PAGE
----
The character of Apocalypse has certainly evolved and gained nuance over the past 35 years. Significantly, in 2010’s S.H.I.E.L.D. series, Hickman revealed him to be a cofounder of the Brotherhood of the Shield way back in 2620BCE. Now, as a Krakoan, perhaps Apocalypse will prove useful to mutantkind as a race, as it faces otherworldly threats. The implication of HOX/POX is that the three divergent ideologies of Xavier, Magneto, and Apocalypse are set to converge.
III. Moira’s Many Lives
While Apocalypse plays a big role in Moira’s ninth life, that is the story of Powers of X 1-3; here the focus is the revelation of her many lives, her now ancient mind repeatedly crossing the threshold of death and rebirth. Before diving in, don’t forget that we never see anything of her sixth life in this chapter; in fact, throughout HOX/POX, we see her only once in that lifetime, in POX 6, Year 1000. Upon meeting Moira for the first time Destiny says she became aware of Moira’s existence as “an absence. A hole where there shouldn’t be one.” As readers, we might feel that way about the lack of any insight at all about Moira’s sixth life. Our grappling with Moira’s many lives bends around this lacuna like a black hole—and the revelation in POX 6 that Year 1000 is in fact the end of her sixth life only deepens the mystery. Whatever happened during that millennium of her life changed everything for her, and thus the world, going forward.
In a sense, the future itself is a black hole, and we’re helpless and blind as it drags us toward its maw.
For Xavier’s foot soldiers, there have been many times when they’ve realized their helplessness, when discovering that their dear leader has manipulated them. What will they think when they find out the truth about Moira—Xavier and Magneto’s secret—and how many times they’ve already been annihilated?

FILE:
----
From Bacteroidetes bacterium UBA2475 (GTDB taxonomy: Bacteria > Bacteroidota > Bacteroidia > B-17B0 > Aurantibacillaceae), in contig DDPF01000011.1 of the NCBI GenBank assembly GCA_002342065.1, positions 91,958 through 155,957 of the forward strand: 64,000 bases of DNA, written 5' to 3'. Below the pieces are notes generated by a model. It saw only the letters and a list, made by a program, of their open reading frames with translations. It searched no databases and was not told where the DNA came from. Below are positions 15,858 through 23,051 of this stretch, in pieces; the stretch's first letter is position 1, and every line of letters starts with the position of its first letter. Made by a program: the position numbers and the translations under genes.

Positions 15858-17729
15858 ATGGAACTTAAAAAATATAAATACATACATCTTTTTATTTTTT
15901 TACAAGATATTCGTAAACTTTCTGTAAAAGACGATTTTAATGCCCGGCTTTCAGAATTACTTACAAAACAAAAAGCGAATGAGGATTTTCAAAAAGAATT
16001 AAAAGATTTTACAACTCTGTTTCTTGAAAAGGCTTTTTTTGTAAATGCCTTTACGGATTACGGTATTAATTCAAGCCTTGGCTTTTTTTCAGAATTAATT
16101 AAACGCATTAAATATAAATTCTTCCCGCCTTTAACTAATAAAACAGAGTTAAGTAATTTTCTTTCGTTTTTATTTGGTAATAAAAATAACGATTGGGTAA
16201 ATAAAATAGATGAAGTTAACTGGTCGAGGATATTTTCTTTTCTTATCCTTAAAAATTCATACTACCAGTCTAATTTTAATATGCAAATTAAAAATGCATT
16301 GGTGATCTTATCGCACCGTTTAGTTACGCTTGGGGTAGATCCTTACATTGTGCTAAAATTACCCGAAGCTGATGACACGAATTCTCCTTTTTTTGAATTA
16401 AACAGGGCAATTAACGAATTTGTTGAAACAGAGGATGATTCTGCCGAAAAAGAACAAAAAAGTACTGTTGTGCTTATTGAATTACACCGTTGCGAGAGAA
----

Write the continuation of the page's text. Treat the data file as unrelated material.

If you managed not to have Moira’s secret spoiled before reading House of X #2, the history of her first life is very confusing at first—it seems she never even left Scotland! Turn the page, however, and we begin to get the mindboggling story, all very clearly presented.
Which is so important. How often have classic comics—like, say, the Avengers’ “Celestial Madonna” arc—had wildly original ideas that when executed come across as an incoherent mess, due to rushed and overstuffed storytelling? Even Hickman’s Avengers run fell victim to that relentless monthly publishing schedule. But after the first two years of Hickman on the X-Men, it seems clear that Marvel has given him and his cocreators the time and space they need to unfurl their tapestry.
A. Compare/Contrast: Moira and Harry August
Now, having read Hickman’s most obvious outside inspiration for Moira X, The First Fifteen Lives of Harry August by Claire North, I know that matching that narrative’s scope—truly a byzantine tapestry—will require a great deal of space and time in the comics medium. Melding that ambition to the X properties is both the obvious way to pull it off and the boldest—a huge capital investment that immediately paid off. (Thankfully, the whole thing got going before 2020!)